[35]  Abbott, W.S., “A method of computing the effectiveness of an insecticide”, Journal of Economic Entomology, 18 (2). 265-267. April 1925.
[36]  Ling, A.I., Sulaiman, S. and Othman, H., “Evaluation of Piper aduncum Linn. essential oil (Fam:Piperaceae) against Periplaneta americana (L.)”, Iranian Journal of Arthropod-Borne Diseases, 3 (2). 1-6. December 2009.
[37]  War, A.R., Paulraj, M.G., Ahmad, T., Buhroo, A.A., Hussain, B., Ignacimuthu, S. and Sharma, H.C., “Mechanisms of plant defense against insect herbivores”, Plant Signaling & Behavior, 7 (10). 1306-1320. October 2012.
[38]  Schmutterer, H. and Ascher, K.R.S., The neem tree: Azadirachta indica A. Juss. and other meliaceous plants : sources of unique natural products for integrated pest management, medicine, industry and other purposes, VCH, Weinheim, 1995.
[39]  Jeyasankar, A., Chennaiyan, V. and Chinnamani, T., “Evaluation of five essential plant oils as a source of repellent and larvicidal activities against larvae of Tribolium castaneum (Herbst)(Coleoptera: Tenebrionidae)”, Journal of Entomology, 13 (3). 98-103. March 2016.
[40]  Park, I.K., Park, J.Y., Kim, K.H., Choi, K.S., Choi, I.H., Kim, C.S. and Shin, S.C., “Nematicidal activity of plant essential oils and components from garlic (Allium sativum) and cinnamon (Cinnamomum verum) oils against the pine wood nematode (Bursaphelenchus xylophilus)”, Nematology, 7 (5). 767-774. July 2005.
[41]  Cetin, H. and Yanikoglu, A., “A study of the larvicidal activity of Origanum (Labiatae) species from southwest Turkey”, Journal of Vector Ecology, 31 (1). 118-122. June 2006.
[42]  Grdiša, M. and Gršić, K., “Botanical insecticides in plant protection”, Agriculturae Conspectus Scientificus, 78 (2). 85-93. June 2013.
[43]  Tandon, N. and Yadav, S.S., “Contributions of Indian Council of Medical Research (ICMR) in the area of medicinal plants/traditional medicine”, Journal of Ethnopharmacology, 197. 39-45. February 2016.
[44]  Burow, M., Bergner, A., Gershenzon, J. and Wittstock, U., “Glucosinolate hydrolysis in Lepidium sativum-identification of the thiocyanate-forming protein”, Plant Molecular Biology, 63 (1). 49-61. December 2007.
[45]  Gokavi, S.S., Malleshi, N.G. and Guo, M., “Chemical composition of garden cress (Lepidium sativum) seeds and its fractions and use of bran as a functional ingredient”, Plant Foods for Human Nutrition, 59 (3). 105-111. July 2004.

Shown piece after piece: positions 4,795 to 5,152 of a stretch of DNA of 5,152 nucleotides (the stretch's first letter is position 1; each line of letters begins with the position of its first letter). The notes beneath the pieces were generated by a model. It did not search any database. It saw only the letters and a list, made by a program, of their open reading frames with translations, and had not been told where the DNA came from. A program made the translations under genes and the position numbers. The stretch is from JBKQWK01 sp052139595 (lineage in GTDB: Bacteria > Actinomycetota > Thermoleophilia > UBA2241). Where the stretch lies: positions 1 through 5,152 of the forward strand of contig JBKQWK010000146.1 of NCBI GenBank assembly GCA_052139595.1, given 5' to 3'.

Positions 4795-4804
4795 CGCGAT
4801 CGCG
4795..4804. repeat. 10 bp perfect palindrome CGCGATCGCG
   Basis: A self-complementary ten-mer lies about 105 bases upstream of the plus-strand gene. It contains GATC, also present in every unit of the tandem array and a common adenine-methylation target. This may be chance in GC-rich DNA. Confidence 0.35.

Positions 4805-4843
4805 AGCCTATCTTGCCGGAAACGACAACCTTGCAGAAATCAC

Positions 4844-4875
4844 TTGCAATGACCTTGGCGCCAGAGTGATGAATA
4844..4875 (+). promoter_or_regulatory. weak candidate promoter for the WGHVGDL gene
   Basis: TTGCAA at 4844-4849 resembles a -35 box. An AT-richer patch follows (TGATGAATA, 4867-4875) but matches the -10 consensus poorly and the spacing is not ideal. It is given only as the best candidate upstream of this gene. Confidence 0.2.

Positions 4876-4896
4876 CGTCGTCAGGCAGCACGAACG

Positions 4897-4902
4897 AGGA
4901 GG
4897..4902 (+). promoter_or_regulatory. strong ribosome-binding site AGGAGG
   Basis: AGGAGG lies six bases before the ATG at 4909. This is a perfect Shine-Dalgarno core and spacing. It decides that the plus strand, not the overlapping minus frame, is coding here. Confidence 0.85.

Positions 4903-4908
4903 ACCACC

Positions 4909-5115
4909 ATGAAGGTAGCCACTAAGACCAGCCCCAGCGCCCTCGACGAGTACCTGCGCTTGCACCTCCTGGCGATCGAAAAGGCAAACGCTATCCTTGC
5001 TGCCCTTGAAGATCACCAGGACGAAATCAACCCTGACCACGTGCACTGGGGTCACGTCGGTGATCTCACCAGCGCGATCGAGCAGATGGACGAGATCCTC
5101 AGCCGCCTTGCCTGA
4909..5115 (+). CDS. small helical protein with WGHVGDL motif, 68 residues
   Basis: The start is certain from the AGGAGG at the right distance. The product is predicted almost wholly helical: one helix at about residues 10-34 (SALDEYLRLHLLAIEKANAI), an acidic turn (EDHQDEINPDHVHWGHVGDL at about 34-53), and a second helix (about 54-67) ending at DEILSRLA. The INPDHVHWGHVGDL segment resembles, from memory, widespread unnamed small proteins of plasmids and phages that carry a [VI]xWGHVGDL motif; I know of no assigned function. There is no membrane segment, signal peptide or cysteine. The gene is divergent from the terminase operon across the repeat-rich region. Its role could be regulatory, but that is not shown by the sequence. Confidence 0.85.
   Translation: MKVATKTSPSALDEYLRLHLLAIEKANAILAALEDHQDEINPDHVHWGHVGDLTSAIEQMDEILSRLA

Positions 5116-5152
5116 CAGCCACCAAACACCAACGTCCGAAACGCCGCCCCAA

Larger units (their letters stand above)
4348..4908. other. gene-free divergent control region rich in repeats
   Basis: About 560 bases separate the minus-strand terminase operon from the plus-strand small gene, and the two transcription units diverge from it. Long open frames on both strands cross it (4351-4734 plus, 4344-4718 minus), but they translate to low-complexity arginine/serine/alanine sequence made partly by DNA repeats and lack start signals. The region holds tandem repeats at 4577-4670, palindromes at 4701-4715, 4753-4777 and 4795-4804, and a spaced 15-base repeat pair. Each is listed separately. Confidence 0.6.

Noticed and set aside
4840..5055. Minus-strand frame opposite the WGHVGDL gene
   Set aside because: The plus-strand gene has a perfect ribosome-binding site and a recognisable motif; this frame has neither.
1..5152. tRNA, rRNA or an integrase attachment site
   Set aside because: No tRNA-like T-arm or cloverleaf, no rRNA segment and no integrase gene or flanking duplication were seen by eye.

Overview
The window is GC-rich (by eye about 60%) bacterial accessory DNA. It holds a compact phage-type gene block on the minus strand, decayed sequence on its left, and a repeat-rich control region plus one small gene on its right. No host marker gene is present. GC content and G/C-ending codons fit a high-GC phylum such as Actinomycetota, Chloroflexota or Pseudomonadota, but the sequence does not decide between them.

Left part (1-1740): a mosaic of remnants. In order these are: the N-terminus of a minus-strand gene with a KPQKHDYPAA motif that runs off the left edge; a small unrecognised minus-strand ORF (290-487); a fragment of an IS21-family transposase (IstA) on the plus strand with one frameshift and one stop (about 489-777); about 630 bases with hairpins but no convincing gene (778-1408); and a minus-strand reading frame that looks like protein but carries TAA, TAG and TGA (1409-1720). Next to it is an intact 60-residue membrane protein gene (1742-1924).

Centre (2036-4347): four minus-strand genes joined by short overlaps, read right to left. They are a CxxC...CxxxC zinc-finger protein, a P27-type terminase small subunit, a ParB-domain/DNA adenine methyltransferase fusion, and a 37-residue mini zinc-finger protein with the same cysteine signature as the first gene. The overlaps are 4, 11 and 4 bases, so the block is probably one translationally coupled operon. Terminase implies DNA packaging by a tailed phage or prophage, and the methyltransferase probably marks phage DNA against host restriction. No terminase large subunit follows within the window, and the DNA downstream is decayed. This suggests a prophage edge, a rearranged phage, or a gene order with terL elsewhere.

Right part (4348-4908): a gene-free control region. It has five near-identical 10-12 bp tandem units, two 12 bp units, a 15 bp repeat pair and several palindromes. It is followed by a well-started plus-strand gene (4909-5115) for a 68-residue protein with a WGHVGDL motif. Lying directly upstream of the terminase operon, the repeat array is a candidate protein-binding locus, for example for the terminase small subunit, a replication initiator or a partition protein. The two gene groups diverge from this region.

[46]  Chauhan, K., Sharma, S., Agarwal, N., Chauhan, S. and Chauhan, B., “A study on potential hypoglycemic and hypolipidemic effects of Lepidium Sativum (Garden Cress) in Alloxan induced diabetic rats”, American Journal of PharmTech Research, 2. 522-535. 2012.
[47]  Don-Pedro, K.N., “Mechanisms of action of some vegetable oils against Sitophilus zeamais (Motsch) (Coleoptera: Curculionidae) on wheat”, Journal of Stored Products Research, 25 (4). 217-223. October 1989.
[48]  Sukontason, K.L., Boonchu, N., Sukontason, K. and Choochote, W., “Effects of eucalyptol on house fly (Diptera: Muscidae) and blow fly (Diptera: Calliphoridae)”, Revista do Instituto de Medicina Tropical de São Paulo, 46 (2). 97-101. April 2004.
[49]  Abdelgaleil, S.A.M., Mohamed, M.I.E., Badawy, M.E.I. and El- Arami, S.A.A., “Fumigant and contact toxicities of monoterpenes to Sitophilus oryzae (L.) and Tribolium castaneum (Herbst) and their inhibitory effects on acetylcholinesterase activity”, Journal of Chemical Ecology, 35 (5). 518-525. May 2009.
[50]  Richards, A.G., “The chemistry of insect cuticle of the article”, in Rockstein, M. (ed) Biochemistry of Insects, Academic Press, New York, U. S. A., 1978. 205-232.
[51]  Lee, S., Peterson, C.J. and Coats, J.R., “Fumigation toxicity of monoterpenoids to several stored product insects”, Journal of Stored Products Research, 39 (1). 77-85. January 2003.
[52]  Prates, H.T., Santos, J.P., Waquil, J.M., Fabris, J.D., Oliveira, A.B. and Foster, J.E., “Insecticidal activity of monoterpenes against Rhyzopertha dominica (F.) and Tribolium castaneum (Herbst)”, Journal of Stored Products Research, 34 (4). 243-249. October 1998.
[53]  Lamiri, A., Lhaloui, S., Benjilali, B. and Berrada, M., “Insecticidal effects of essential oils against Hessian fly, Mayetiola destructor (Say)”, Field Crops Research, 71 (1). 9-15. June 2001.
[54]  Ateyyat, M.A., Al-Mazra'awi, M., Abu-Rjai, T. and Shatnawi, M.A., “Aqueous extracts of some medicinal plants are as toxic as Lmidacloprid to the sweet potato whitefly, Bemisia tabaci”, Journal of Insect Science, 9 (15). 1-6. May 2009.
[55]  Negahban, M. and Moharramipour, S., “Fumigant toxicity of Eucalyptus intertexta, Eucalyptus sargentii and Eucalyptus camaldulensis against stored-product beetles”, Journal of Applied Entomology, 131 (4). 256-261. May 2007.